Immunofluorescence guide

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Immunofluorescence(IF) is a morphological technique, that is useful for locating the distribution of the protein of interest in a given sample. 


This assay relies on the specific bonding of a fluorescent conjugated antibody to the target protein, which can then be visualised under a fluorescent microscope on a dark background. 



Three types of Immunofluorescence exist, all with different advantages and disadvantages:

Direct Immunofluorescence

This method uses only a primary fluorescent antibody and it's main advantages over the other methods are that is has fast staining, less non-specific background signal and that antibodies from the same host can be used.



Because no secondary antibodies are used, no signal amplification is present, making this type of assay less sensitive and best suited for experiments, in which the protein is abundant. 

Indirect Immunofluorescence

Indirect IF utilises secondary and sometimes tertiary antibodies, which are able to detect multiple primary antibodies on the same host. Because of the variety of secondary antibodies that can be used in this assay, multiple fluorescent dyes can be visualised under the microscope.



Furthermore, the biggest advantage of Indirect IF is the signal amplification from the secondary antibodies, making this method suitable for less abundant protein samples.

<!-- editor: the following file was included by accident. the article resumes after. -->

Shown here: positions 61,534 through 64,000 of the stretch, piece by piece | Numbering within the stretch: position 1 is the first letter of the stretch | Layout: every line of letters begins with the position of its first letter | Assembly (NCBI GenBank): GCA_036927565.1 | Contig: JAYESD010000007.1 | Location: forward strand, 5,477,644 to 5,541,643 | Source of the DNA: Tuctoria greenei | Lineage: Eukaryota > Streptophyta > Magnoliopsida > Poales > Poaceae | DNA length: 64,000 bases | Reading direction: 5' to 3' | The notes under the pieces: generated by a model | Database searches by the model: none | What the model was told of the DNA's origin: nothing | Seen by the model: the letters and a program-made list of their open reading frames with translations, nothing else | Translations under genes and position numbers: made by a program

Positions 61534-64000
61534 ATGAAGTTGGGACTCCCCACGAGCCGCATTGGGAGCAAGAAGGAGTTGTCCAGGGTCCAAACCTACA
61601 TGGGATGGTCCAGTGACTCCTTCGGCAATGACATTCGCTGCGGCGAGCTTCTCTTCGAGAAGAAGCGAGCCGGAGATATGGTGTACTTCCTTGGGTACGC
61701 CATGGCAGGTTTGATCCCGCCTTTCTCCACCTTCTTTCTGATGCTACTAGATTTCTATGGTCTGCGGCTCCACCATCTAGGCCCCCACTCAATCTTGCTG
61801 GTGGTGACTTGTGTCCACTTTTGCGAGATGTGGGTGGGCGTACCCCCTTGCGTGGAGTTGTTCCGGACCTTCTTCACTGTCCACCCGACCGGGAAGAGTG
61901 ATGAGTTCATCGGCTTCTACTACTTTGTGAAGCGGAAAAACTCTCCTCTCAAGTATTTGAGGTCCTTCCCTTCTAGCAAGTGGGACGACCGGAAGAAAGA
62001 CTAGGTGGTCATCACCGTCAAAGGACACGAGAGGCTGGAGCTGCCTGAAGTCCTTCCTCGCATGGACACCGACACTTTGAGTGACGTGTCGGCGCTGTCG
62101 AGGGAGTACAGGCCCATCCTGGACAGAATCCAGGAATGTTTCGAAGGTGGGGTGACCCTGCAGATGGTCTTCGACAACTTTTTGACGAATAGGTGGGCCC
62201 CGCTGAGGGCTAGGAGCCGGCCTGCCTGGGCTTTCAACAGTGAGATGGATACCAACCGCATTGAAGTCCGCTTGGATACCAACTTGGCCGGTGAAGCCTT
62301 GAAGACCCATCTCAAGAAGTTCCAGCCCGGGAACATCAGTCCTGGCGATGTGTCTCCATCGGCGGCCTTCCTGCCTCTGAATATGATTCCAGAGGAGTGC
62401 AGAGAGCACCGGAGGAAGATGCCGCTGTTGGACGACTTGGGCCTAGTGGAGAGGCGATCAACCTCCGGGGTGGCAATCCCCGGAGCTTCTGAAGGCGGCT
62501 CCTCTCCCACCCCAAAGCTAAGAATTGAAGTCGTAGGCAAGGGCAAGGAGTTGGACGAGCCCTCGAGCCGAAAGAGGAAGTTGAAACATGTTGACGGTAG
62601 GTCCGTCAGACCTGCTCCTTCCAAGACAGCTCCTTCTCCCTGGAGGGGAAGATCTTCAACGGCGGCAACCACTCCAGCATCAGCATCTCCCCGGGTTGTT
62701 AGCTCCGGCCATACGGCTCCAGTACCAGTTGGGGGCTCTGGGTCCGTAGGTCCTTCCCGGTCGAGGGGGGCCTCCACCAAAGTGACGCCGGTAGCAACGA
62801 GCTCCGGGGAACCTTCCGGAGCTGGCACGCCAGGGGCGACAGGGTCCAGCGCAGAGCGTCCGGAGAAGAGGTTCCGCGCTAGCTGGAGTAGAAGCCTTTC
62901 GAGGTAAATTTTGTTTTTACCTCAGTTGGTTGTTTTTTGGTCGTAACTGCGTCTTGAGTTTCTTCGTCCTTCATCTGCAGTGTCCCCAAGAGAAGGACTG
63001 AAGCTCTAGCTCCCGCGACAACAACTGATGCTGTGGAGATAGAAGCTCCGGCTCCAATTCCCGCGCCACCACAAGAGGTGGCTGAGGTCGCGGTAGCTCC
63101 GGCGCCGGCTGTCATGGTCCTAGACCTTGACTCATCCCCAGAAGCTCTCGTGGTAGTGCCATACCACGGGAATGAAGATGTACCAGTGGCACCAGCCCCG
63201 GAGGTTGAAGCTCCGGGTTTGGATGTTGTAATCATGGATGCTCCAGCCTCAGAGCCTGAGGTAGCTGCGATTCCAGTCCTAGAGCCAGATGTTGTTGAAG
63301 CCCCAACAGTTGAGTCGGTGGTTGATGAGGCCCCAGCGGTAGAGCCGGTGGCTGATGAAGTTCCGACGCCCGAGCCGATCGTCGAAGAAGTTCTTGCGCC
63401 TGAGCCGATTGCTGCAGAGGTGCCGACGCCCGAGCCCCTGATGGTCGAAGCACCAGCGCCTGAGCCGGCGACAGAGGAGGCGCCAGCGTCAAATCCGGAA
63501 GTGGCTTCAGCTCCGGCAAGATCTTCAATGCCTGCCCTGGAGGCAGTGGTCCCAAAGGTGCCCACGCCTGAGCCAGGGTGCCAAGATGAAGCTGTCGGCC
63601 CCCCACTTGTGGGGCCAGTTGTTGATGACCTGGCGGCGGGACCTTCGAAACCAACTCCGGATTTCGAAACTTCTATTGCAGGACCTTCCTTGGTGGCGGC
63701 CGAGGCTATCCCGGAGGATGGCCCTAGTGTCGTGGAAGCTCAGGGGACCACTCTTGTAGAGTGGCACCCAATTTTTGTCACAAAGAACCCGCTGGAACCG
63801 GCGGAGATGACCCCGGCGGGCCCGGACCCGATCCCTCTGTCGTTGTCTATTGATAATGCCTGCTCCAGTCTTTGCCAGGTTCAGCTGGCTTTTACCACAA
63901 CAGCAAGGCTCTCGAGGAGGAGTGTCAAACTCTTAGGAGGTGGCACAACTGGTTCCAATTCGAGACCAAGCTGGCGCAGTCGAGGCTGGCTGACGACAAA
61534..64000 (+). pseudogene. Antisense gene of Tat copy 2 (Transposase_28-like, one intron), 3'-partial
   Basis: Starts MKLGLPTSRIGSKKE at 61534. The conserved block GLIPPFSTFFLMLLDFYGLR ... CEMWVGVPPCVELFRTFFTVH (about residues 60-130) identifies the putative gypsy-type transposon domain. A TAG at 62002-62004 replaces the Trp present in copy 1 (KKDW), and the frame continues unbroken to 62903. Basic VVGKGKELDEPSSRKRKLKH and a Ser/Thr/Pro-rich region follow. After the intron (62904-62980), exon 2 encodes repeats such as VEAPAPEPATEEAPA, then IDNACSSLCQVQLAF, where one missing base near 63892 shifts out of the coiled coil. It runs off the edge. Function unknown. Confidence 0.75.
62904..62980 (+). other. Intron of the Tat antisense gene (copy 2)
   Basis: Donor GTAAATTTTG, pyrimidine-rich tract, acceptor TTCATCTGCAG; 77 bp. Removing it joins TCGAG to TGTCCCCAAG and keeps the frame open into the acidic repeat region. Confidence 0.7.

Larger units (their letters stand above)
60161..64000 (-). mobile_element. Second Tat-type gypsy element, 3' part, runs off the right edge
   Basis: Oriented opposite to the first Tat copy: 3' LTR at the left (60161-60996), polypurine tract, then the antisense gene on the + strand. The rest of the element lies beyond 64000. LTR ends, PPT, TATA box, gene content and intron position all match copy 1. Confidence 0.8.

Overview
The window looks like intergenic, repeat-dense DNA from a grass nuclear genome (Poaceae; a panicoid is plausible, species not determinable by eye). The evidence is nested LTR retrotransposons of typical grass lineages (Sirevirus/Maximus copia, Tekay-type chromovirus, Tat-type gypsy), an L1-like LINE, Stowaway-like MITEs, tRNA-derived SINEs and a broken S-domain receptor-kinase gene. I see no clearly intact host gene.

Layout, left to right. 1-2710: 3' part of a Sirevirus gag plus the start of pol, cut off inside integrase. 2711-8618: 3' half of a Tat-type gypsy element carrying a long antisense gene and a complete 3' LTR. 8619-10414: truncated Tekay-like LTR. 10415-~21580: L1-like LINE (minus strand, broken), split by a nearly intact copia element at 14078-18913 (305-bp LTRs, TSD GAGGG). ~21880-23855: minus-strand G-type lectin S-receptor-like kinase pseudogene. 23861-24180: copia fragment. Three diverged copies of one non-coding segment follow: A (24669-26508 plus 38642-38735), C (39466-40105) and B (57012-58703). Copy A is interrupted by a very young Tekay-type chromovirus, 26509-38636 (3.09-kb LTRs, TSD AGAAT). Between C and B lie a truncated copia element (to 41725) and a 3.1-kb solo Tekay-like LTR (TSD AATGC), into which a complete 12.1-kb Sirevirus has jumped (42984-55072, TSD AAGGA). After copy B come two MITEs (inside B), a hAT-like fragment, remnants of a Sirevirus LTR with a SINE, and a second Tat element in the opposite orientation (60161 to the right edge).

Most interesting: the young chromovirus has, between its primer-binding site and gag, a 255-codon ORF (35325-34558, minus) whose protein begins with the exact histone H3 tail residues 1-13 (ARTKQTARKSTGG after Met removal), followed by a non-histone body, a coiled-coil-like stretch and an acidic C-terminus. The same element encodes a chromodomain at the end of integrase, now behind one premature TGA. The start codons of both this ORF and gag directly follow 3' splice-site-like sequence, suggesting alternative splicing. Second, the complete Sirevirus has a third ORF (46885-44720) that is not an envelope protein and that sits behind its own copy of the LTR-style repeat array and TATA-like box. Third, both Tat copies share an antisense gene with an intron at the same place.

The major disadvantage of this assay is that it is more time-consuming than direct IF.

Combined Immunofluorescence

Combined IF merges the two previous types of Immunofluorescence, making this method suitable for low abundant and abundant protein samples, with the biggest downside being the multiple step staining processes needed.

Sample collection and fixation

This assay can be used for individual cells, tissue sections or cultured cell lines.  When preparing the samples, ensuring that they are fixed shortly after tissue removal is important. Depending on the species that the tissue has been taken from, formaldehyde, paraformaldehyde or other fixation solutions can be used.



The main thing to keep in mind is retaining the structural and morphological integrity of the sample and the antigen respectively. 

Dehydration and embedding

Dehydration is a vital step in preparing the tissue sections, because if any water is left after this step, it can interfere with the cell morphology. 
In the case of paraffin sections, the wax is hydrophobic and when preparing frozen sections, any ice crystals left can greatly affect the structure of the cells.



As a standard, dehydration consists of immersing the tissues in a series of increasing ethanol solutions, or alternatively in a sucrose solution. 



Following dehydration, samples can be embedded by either the addition of molten paraffin or OCT compound for frozen sections.

Sectioning and staining

After the embedding process, the tissue can be sectioned by using either a standard or a freezing microtome. Depending on the purpose of the experiment and the cellular diameter the thickness is to be decided, but a general rule of thumb is that thinner slices perform better in direct mounting and thicker ones can produce better images when used with a free floating method, allowing the primary antibody to penetrate the slide from both sides. 



When staining with a fluorescent conjugated antibody, the process should be carried out in the dark to minimise photobleaching.


In order to determine the target location under the fluorescent microscope, either an already known protein can be stained or quantitative analysis of the fluorescence intensity and positive cells can be performed.



The second method relies on the idea that if the fluorescence intensity is stronger in a specific part of the sample, then that section should also have higher expression of the protein of interest.